Ukrainian churches fearful of terrorist accusations as they face clampdown from separatists
Ukrainian churches are facing closure after a government clampdown restricting how churches can operate.
Local leaders in the eastern Luhansk region, which is controlled by Russian separatists, passed a law which restricts how churches in the area can operate, according to the Slavic Gospel Association.
'Basically [it] forbids the churches to conduct worship, hold small groups, or meetings in homes. And also, it looks like they're going to require each religious organisation to obtain a new registration by August,' Slavic Gospel Association's Joel Griffith said.
It means that churches will be considered illegal unless they can show they have at least 30 memoers living within a specific area. It also restricts how churches operate outside their walls.
'Apparently, distribution of religious literature, even among churches, is prohibited without personal written permission of the authorities,' Griffith said. 'It also appears the distribution outside of the churches isn't even really referenced in the law. So, that's kind of a question mark.'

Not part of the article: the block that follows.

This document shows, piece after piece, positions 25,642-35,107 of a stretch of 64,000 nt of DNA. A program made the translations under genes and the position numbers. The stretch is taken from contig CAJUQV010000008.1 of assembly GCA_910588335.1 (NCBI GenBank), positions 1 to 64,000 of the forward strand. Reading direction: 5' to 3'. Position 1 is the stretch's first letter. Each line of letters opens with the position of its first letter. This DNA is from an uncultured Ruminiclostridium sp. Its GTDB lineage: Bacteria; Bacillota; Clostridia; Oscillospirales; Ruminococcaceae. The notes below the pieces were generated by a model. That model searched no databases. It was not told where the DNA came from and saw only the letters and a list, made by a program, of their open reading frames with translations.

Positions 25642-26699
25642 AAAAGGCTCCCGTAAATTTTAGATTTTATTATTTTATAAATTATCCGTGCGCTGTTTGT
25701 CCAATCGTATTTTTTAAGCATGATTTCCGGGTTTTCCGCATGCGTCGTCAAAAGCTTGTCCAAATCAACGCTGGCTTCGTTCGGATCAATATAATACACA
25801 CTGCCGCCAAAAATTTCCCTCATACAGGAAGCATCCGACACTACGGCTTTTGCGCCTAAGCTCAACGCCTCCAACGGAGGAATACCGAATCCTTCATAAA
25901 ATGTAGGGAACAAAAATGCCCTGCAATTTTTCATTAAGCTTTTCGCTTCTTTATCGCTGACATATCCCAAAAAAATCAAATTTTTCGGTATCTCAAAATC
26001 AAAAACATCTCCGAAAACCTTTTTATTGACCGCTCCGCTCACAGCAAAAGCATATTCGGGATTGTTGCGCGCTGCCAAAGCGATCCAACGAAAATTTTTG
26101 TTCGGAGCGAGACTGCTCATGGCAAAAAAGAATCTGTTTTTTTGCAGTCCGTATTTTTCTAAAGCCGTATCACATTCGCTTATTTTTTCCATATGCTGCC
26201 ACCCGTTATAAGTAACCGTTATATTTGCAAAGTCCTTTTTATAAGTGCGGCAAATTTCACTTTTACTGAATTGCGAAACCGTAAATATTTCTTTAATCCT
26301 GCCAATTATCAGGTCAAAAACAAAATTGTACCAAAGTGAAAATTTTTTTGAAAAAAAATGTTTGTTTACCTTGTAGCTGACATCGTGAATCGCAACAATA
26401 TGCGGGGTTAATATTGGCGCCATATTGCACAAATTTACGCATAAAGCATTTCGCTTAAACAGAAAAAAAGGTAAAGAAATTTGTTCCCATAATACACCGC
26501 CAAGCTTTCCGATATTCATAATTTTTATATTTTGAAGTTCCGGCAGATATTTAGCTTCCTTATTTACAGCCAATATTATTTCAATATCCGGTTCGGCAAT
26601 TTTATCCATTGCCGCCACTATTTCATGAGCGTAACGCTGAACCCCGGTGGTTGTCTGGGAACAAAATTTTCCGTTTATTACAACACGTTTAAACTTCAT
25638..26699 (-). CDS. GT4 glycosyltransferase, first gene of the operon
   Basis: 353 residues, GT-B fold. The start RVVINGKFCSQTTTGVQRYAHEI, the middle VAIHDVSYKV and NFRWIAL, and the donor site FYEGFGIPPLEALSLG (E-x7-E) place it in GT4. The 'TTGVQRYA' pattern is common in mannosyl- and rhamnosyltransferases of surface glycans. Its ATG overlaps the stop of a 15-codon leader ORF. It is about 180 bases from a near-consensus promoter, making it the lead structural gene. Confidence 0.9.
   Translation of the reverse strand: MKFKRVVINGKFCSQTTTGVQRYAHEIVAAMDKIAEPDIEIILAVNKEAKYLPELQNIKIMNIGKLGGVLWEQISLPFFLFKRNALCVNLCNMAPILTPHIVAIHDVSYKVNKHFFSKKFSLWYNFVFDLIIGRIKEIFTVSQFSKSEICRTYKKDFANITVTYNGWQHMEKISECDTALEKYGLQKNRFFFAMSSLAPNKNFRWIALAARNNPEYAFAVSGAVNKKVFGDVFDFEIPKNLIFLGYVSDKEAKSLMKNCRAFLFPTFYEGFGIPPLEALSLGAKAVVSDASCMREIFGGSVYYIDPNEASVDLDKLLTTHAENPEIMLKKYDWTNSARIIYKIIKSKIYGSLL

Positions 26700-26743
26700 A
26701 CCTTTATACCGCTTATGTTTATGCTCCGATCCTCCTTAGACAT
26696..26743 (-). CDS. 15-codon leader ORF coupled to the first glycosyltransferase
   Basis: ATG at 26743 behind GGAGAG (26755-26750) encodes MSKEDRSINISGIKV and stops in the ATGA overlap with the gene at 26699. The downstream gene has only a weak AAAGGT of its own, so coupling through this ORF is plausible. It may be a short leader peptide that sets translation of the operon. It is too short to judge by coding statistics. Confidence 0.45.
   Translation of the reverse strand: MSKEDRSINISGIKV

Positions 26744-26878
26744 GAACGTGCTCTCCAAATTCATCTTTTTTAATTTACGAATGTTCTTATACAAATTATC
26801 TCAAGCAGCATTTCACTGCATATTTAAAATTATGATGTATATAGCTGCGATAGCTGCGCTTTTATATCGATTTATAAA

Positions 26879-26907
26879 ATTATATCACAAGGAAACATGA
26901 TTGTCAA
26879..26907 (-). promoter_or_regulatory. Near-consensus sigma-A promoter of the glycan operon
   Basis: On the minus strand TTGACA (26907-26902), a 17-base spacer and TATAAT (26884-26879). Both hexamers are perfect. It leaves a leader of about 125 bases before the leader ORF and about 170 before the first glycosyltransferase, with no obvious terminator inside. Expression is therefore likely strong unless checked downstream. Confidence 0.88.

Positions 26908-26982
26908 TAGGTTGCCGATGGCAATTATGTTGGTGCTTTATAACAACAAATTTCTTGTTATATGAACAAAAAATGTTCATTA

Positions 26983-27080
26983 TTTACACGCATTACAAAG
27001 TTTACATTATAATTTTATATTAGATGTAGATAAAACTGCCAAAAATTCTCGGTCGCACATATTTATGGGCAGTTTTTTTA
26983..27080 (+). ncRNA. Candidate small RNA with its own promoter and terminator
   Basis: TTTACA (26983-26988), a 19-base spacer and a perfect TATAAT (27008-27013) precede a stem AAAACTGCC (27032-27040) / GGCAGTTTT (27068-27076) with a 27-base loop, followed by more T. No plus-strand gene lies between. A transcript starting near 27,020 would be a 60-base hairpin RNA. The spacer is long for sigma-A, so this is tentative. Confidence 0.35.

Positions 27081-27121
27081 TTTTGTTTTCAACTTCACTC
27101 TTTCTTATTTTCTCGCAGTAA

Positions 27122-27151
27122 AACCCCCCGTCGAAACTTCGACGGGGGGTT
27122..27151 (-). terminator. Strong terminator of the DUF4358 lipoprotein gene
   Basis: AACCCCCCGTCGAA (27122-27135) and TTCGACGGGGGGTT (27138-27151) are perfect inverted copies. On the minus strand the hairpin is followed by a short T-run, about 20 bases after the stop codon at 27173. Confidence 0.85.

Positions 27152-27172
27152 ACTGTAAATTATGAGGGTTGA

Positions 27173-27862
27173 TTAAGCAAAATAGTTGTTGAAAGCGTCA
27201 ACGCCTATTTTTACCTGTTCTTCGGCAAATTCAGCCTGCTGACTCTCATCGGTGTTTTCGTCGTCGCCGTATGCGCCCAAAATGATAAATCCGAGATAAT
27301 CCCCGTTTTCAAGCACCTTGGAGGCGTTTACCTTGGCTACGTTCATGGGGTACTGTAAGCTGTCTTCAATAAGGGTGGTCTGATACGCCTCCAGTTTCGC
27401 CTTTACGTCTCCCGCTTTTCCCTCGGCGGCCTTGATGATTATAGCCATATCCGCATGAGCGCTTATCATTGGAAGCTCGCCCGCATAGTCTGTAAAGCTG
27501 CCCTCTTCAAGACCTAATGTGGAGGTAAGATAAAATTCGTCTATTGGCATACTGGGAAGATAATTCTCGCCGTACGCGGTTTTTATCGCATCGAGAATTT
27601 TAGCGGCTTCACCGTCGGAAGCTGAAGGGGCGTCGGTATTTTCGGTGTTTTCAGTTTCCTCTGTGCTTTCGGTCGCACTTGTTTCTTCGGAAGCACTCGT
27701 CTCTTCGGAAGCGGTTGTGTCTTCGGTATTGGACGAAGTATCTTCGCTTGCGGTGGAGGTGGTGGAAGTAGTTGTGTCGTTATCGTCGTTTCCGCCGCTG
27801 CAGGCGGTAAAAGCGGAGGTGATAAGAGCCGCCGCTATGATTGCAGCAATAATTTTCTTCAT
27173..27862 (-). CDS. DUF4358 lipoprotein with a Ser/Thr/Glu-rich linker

He added that church leaders in Eastern Ukraine are concerned the law could be used to blame churches for extremist or terrorist activity and espionage.
'Certainly, I know that they're going to do all that they can in obedience to Christ. He is their first concern there. And they're going to go ahead and proclaim the Gospel, no matter what happens,' said Griffith. 'They're just going to have to adopt [a way] they can best do it discreetly.'